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This Week on the Farm 8/30
Last week we wrote about how we were going to seed a bunch of fall plantings of certain plants. This didn’t actually happen because our rototiller broke. We finally got it back from the repair shop yesterday, so Tyler finally got a chance to start seeding spinach, arugula, and lettuce this morning. We feel like the design and construction of our tiller was definitely made for the hobby gardener and not for an operation like ours. The handle attachment has now broken twice and we have had to replace the pull start mechanism twice. And as usual with these types of things, it breaks right when you most need it. Next year we will hopefully be able to find a used three-point rototiller for behind the tractor.
Our raspberry bushes have a great fall crop and we are looking forward to next year’s growth. It looks like it will be a good start to our raspberry patch. In other fruit news, the strawberries are starting to put out new growth after we mowed them off earlier this month. We probably should have transplanted some of the plants before we mowed, but since we ran out of time we will do that in the next couple of weeks. We want to turn our patch into less of a patch and into rows to make harvest in the spring easier.
It looks like it will be the last week for the beans. We are going to try to find a different variety of the Italian beans. We didn’t like this year’s variety as much as last year’s. Hopefully we will be able to find last year’s seed from an organic source for next year. I really liked the way the French Filet beans turned out, so I think that one is a keeper.
If the weather holds for the next couple months, we should have an excellent crop of tomatoes. This week the first couple of tomatoes per plant are starting to turn red. Pretty soon we should have a bumper crop. The plants look like they are producing a lot more fruit per plant than last year. We have noticed some cracking near where the fruit attaches to the stem. Some causes of cracking are rapid growth due to hot temperatures, too much rain or irrigation, low potassium levels, or removing too many leaves and exposing the fruit to high light levels.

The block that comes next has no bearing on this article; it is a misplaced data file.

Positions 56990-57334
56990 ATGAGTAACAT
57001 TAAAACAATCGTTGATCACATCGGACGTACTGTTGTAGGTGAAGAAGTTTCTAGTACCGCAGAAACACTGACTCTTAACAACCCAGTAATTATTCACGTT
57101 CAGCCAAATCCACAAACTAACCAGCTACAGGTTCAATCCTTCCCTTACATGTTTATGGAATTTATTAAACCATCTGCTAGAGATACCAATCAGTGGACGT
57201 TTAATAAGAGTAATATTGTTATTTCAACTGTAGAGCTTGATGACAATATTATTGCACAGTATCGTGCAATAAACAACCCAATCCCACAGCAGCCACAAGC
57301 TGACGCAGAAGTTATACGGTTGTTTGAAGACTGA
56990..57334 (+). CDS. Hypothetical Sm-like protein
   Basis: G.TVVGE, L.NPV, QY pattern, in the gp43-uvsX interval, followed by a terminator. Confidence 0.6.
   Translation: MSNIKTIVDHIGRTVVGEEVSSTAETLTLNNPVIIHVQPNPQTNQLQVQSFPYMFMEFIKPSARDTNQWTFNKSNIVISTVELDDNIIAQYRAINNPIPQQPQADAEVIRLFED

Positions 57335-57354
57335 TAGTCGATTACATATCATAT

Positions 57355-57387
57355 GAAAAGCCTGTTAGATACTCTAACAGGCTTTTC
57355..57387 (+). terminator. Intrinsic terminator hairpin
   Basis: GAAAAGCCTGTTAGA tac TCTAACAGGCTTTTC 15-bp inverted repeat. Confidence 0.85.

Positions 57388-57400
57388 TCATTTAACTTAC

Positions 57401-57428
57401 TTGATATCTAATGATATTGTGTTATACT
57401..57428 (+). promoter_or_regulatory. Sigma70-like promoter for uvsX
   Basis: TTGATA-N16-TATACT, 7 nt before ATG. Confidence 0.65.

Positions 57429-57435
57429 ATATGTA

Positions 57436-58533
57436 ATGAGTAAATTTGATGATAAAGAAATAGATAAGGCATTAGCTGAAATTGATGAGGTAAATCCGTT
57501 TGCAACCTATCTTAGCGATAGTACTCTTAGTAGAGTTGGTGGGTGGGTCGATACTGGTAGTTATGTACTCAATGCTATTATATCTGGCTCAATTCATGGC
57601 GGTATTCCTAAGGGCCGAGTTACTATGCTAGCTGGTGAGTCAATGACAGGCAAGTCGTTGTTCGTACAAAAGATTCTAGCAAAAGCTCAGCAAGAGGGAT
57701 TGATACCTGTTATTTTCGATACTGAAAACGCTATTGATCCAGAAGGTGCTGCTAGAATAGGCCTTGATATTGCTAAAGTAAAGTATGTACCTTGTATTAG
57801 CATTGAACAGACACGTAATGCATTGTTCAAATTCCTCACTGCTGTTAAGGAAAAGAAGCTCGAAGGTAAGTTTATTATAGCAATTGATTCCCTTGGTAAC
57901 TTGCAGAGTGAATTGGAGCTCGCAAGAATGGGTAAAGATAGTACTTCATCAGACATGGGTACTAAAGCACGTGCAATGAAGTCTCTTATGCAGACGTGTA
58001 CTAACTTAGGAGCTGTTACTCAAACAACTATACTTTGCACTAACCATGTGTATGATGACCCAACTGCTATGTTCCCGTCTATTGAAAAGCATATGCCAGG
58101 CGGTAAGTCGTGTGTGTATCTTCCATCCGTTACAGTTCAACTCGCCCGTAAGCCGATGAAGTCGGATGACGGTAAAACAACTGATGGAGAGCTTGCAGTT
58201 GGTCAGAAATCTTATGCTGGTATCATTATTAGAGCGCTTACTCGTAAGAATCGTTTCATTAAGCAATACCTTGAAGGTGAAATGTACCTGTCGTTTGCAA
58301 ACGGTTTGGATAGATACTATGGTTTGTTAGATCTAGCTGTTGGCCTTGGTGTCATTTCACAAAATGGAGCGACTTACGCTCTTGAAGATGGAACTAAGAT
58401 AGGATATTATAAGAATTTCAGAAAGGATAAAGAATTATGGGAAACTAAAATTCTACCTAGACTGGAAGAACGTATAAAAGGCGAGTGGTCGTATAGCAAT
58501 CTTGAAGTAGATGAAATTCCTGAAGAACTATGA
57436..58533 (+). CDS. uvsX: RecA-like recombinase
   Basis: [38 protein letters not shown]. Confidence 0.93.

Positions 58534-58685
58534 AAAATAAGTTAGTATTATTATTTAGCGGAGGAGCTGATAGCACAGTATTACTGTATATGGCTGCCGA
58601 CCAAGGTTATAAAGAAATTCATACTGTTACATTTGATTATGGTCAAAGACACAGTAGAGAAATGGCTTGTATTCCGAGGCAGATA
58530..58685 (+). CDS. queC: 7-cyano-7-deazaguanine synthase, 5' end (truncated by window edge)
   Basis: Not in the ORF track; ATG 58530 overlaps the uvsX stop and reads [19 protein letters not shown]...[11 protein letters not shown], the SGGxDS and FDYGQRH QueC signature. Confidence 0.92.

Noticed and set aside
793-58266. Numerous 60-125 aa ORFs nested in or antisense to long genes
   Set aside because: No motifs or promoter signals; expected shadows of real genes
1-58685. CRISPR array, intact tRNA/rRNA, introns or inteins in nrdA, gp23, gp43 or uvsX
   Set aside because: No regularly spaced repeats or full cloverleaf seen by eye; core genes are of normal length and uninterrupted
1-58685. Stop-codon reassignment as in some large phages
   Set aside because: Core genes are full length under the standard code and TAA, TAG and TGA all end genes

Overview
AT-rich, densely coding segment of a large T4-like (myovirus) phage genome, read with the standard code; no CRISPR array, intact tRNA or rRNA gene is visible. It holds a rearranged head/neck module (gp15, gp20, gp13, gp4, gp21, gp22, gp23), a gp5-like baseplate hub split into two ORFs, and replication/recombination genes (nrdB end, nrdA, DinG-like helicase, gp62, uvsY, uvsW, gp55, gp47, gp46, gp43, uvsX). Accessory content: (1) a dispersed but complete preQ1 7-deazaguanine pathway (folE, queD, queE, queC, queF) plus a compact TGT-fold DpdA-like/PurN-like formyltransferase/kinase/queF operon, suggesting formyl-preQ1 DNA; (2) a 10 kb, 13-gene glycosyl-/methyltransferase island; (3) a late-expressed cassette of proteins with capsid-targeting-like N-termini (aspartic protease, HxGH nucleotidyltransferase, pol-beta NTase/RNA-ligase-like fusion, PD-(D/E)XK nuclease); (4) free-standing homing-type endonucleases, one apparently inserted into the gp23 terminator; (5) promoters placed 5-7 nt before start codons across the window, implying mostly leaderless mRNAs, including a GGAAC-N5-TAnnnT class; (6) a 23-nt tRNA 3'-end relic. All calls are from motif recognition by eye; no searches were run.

We were lucky enough to have our workers return for most of this week. This morning they helped rake out under the high tunnel and thin the turnips. Now that the tiller is fixed we are going to plant fall plantings of loose leaf and romaine under the high tunnel. In the next month we will have to take the shade cloth off and put the poly back up so we can trap the day’s heat near the plants for the cold nights that are inevitably on their way.
More of our onions are going “tops down.” You can harvest onions at any time, however they will store better once they have gone tops down. This is because all of the nutrients have moved out of the above ground leaves and into the onion bulb. Since there is no more turgor pressure in the cells to hold the leaves upright, the leaves fall over and lay on the ground.
The pumpkin in this photo was carved by Tyler when it was still green. As the pumpkin matures and turns orange the carved area becomes pale due to scar tissue. We have carved peoples names and faces into several of the pumpkins. Lines are super easy to make, curves are difficult. We think they look pretty cool.